By Matt Gergyek
Photos by Chris Roussakis
Katherine Dibbon and Ahsanul Haque are not your average high school students.
While most Canadian teenagers are stressing over their first jobs or college and university applications, Dibbon and Haque are making waves in the world before they’ve even passed the threshold of adulthood.
The best part is, they seem to do it effortlessly.
Haque, who is originally from Bangladesh and now lives in Toronto, touts a brilliantly stacked resume, albeit one that should belong to someone at least twice times his age. Since he was 14 years old, Haque has had 14 different jobs in almost every field imagineable, from coding instructor and architectural firm intern to creating a marketing model for his parents’ shawarma business and pedalling around the city as a bike messenger.
Dibbon, who is from St. John’s, is on her way to becoming one of the country’s strongest leaders on a number of social issues. The Grade 12 student has worked with Plan Canada to organize a youth conference on gender equality, spoke at the G7 youth delegation to influence decision-making at the summit, and just finished her time with the youth advisory committee of the RCMP to improve the force’s strategies towards young people.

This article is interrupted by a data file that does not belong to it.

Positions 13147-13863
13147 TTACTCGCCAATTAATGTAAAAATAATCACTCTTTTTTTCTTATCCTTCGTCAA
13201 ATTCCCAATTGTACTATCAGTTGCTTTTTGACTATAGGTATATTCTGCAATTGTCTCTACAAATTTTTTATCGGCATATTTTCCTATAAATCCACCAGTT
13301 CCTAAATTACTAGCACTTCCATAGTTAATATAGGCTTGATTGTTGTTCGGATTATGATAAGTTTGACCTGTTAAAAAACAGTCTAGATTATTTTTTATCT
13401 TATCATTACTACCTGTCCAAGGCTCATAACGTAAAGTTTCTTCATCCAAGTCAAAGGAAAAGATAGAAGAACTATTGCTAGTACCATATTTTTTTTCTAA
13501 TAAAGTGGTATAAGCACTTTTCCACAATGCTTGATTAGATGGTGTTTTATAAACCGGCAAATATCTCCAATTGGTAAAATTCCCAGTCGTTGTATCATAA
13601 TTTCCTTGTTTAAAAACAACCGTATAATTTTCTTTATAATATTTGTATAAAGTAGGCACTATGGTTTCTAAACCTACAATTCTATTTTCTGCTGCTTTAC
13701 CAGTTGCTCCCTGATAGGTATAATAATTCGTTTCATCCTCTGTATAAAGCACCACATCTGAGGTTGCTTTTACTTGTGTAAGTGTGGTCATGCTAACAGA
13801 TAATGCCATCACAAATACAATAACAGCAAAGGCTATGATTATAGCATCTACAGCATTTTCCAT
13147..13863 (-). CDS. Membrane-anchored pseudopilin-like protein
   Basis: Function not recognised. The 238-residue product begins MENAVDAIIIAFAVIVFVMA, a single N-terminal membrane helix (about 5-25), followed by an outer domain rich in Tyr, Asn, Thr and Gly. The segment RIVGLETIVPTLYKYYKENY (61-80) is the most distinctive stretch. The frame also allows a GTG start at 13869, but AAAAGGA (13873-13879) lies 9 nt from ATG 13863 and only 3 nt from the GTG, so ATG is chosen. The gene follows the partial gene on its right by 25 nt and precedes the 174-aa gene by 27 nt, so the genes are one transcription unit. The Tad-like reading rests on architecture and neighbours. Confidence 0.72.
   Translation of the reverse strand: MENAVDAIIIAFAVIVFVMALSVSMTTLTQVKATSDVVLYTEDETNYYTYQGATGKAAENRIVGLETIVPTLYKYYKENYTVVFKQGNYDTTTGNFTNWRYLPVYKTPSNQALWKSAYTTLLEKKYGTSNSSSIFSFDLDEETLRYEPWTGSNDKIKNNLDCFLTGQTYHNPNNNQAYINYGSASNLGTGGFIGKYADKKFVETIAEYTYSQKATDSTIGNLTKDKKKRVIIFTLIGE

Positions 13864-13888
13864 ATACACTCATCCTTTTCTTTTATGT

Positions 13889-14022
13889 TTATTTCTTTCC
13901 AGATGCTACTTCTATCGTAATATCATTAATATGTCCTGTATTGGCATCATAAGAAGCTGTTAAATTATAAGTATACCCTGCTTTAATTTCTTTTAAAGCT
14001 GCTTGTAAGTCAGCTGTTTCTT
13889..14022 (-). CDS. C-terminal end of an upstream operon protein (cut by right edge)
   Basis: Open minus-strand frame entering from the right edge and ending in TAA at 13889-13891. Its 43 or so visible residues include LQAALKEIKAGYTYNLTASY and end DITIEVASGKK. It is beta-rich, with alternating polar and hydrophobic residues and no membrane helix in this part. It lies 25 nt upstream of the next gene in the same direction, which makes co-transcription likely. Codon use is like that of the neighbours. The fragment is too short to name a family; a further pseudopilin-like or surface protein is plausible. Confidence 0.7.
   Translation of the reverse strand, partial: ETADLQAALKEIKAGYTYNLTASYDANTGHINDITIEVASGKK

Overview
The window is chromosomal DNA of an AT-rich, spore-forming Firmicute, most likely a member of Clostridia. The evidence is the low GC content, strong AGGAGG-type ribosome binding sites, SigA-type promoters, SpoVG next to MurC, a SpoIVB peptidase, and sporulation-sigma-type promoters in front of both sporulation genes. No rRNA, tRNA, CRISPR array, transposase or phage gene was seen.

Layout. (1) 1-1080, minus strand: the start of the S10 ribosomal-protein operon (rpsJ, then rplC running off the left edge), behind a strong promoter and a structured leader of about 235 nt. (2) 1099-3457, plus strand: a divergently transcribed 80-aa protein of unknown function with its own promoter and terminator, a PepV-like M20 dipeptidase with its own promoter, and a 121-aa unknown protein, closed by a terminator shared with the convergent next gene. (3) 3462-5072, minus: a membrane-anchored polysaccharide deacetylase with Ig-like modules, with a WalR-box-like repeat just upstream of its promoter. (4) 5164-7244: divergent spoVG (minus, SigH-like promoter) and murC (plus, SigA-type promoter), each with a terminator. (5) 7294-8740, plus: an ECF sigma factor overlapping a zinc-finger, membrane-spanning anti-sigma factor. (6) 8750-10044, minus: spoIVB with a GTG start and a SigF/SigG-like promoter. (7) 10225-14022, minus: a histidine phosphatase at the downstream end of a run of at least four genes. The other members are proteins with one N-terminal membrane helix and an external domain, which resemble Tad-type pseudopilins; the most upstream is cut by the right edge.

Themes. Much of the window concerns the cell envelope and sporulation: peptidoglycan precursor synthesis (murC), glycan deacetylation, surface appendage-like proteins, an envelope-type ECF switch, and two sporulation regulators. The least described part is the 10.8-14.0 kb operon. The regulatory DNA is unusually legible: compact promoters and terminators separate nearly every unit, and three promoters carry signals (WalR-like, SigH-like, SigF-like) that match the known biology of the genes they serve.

“I hate when people say, ‘Youth are the leaders of tomorrow,’” says Dibbon. “We aren’t just the leaders of tomorrow — we’re the leaders of today.”
The duo is part of a group of 60 high school students — all equally as exceptional as Dibbon and Haque — who are spending the month of July at Carleton thanks to the SHAD program, which has been coming to campus for nearly 30 years.
The mission of SHAD, which was founded in 1980, is to empower Canadians in grades 10 to 12 from across the country to reach their full potential. The program sends a group of nearly 1,000 students divided into groups of around 60 to 16 universities in Canada for month-long immersive and hands-on learning experiences, revolving around the STEAM (science, technology, engineering, arts and math) disciplines.
Each year, students are faced with a unique but timely societal issue to solve. They are given the month to collaborate with their peers along with university and corporate leaders to develop an entrepreneurial solution to the problem.